Hacking is applying technology or technical knowledge to overcome some problem or obstacle. Note that our definition intentionally does not include anything of a criminal nature. While many hackers can and do use their skills for nefarious purposes, and while many people associate hacking solely with illegal or security hacking, the concept goes deeper.

What are the Three Types of Hackers?

Depending on their motivations, hackers can fall into three groups: black hat, white hat, and grey hat. Let’s see what they are and what distinguishes them from each other.

Black Hat Hackers

A black hat hacker is a shady cybercriminal describe above. They are the ones who break cybersecurity systems to gain illegal access to a computer or network. If a black hat hacker discovers a security vulnerability, he will either exploit it or alert other hackers to the opportunity, usually for a price.

More often than not, the ultimate goal of a black hat hacker is to make money, whether through outright financial theft, the sale of compromised information, or extortion. However, sometimes they try to cause as much chaos as possible.

White Hat Hackers

White hat hackers are the counterpart of black hat hackers. They’re just as skilled, but instead of pursuing criminal targets, these kind souls dedicate their talents to helping business prepare their digital defenses. A white-hat hacker will intentionally attempt to break into a system with the permission of its owner to identify weak spots that need to be fixed. This type of work is also known as “ethical hacking”.

Many white hat hackers work for large companies as part of the organization’s cybersecurity strategy. Others offer their services as consultants or vendors hired to test a company’s security. They can go beyond penetration testing (assessing the strength of a cybersecurity system) and test employees themselves with phishing campaigns to steal their login credentials.

Gray Hat Hackers

In between these two types are grey hat hackers. Neither are they the height of altruism, like white hat hackers nor do they commit crimes. While white hats get permission before testing a system’s vulnerabilities, grey hats skip that part and go straight to hacking.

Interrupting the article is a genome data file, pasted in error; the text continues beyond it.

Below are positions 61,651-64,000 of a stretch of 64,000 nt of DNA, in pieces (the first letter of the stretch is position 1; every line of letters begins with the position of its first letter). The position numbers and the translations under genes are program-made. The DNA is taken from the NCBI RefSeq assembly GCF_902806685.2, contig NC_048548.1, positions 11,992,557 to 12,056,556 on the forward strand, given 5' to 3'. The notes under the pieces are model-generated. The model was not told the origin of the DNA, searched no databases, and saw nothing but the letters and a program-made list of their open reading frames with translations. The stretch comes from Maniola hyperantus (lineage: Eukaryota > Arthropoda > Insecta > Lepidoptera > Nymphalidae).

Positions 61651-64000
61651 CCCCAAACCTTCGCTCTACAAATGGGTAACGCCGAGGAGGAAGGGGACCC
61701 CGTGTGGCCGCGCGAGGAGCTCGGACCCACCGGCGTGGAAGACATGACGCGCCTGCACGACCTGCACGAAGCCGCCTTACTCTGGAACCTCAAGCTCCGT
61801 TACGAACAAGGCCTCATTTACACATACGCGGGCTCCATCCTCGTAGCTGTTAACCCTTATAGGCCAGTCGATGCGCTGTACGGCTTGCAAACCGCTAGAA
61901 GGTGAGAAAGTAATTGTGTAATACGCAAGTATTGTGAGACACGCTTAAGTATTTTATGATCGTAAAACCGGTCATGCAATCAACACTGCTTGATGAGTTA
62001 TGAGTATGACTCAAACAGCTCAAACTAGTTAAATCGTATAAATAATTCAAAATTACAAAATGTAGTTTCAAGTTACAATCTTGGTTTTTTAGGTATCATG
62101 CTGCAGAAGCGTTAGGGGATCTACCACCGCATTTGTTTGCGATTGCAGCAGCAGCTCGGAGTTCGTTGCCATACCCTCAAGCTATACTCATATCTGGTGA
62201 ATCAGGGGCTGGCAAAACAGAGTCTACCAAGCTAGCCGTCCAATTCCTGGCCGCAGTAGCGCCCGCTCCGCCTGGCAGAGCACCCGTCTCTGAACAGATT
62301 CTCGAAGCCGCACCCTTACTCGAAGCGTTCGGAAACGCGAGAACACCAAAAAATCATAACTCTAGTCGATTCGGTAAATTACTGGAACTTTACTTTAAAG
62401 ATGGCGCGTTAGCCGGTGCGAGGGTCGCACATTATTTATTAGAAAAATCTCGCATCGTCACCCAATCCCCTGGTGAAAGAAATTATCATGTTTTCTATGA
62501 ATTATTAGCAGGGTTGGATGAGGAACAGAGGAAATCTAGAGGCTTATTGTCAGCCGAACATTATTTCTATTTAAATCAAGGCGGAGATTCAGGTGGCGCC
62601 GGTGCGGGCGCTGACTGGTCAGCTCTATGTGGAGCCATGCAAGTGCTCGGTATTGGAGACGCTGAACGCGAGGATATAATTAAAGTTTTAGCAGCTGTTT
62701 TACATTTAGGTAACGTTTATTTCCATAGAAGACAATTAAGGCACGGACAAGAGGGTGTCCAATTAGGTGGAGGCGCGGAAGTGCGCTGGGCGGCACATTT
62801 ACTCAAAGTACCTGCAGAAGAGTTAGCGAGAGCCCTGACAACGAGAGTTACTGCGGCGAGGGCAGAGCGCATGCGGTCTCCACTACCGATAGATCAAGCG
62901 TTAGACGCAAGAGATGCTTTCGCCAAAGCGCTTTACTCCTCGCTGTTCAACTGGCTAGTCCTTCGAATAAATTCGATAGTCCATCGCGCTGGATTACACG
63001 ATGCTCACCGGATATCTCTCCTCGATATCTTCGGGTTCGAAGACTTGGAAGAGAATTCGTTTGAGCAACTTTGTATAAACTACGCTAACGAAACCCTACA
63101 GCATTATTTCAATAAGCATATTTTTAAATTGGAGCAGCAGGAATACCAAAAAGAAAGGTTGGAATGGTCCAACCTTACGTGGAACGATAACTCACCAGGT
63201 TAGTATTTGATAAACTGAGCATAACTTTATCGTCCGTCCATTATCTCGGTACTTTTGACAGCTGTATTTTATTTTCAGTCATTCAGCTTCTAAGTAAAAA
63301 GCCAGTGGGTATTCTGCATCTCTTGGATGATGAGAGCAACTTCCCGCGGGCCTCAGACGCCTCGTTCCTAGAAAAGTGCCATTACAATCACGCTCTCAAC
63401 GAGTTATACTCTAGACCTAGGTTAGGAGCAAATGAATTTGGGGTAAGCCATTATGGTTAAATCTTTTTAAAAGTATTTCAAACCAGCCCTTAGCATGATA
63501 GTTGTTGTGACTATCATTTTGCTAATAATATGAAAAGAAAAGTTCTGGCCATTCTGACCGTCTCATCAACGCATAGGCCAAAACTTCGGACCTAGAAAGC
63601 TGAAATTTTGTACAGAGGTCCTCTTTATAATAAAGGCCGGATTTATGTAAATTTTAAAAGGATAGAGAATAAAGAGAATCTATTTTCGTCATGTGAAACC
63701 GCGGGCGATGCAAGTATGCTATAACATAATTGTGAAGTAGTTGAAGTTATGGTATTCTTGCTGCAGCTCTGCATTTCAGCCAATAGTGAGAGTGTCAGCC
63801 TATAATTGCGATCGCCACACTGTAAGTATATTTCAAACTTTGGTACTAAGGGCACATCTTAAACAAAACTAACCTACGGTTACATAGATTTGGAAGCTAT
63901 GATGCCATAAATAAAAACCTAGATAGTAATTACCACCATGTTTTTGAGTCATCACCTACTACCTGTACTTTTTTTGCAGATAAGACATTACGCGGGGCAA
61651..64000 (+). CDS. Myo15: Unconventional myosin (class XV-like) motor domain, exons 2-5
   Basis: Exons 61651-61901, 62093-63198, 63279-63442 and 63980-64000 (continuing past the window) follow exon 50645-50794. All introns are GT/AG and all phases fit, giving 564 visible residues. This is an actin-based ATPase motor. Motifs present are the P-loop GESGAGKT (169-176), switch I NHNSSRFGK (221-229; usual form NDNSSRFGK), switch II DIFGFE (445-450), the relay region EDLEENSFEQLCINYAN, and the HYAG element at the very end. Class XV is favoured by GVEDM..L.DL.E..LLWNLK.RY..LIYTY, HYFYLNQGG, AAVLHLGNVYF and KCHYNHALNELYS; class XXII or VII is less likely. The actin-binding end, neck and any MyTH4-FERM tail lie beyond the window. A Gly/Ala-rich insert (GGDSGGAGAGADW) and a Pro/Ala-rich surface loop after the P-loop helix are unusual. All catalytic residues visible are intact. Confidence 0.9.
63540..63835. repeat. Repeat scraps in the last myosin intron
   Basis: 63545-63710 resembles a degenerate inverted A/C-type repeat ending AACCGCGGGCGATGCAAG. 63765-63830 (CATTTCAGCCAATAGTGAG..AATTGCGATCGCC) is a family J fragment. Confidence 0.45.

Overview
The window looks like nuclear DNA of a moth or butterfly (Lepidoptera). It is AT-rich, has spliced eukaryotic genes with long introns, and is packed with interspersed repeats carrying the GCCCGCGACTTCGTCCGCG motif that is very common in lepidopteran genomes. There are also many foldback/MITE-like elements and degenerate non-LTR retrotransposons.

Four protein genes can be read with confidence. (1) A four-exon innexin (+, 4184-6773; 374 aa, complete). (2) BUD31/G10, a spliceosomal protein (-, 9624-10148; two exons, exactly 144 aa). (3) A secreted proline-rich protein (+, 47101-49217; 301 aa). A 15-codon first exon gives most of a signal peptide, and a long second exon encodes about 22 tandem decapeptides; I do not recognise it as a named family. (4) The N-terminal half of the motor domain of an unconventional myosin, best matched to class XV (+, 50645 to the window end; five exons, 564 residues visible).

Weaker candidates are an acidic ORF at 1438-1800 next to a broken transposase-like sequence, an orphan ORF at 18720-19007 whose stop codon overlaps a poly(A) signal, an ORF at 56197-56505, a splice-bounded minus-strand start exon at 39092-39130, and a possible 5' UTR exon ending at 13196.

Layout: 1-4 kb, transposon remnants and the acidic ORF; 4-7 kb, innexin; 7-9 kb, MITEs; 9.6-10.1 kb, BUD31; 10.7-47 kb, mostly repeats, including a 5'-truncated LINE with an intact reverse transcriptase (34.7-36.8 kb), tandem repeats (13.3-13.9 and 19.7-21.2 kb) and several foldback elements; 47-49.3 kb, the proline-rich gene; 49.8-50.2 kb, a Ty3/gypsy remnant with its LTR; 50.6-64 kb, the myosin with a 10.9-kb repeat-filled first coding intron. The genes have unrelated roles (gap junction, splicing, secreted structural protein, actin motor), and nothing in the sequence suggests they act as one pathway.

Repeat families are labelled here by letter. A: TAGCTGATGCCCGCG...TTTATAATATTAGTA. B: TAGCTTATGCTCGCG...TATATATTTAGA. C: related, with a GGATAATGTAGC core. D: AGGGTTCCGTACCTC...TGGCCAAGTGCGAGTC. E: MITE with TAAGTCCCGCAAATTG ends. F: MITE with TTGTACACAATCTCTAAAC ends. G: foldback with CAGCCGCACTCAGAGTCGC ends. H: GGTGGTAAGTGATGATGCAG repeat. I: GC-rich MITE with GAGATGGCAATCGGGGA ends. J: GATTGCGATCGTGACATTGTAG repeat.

Some behave like mercenaries: they look for weaknesses and then go to companies to offer their services for a price. Others hack to force reluctant companies to take action against a particular disadvantage. A notable grey hat hack case from 2013 got Facebook to acknowledge and fix a security flaw despite ignoring hackers’ warnings.

Common Types of Hacking

Common Types Of Hacking (1)

Individual hackers, private groups, companies and governments perform security hacking when it serves their needs or desires. We can identify various types of hacking by dissecting security leaks. Let’s take a look at the three most common types of hacks.

Hacking for Financial Gain

Lone black hat hackers and hacking collectives are often thieves. Their cybercrimes seek to steal money directly, set up a subsequent theft by hijacking data, or sell the obtained data to other cybercriminals.

If a hacker gets hold of your user credentials or even small pieces of personal data, they can try to crack your password or catch you in a phishing attack. In either case, the ultimate goal is to convert the victim’s money into the hacker’s.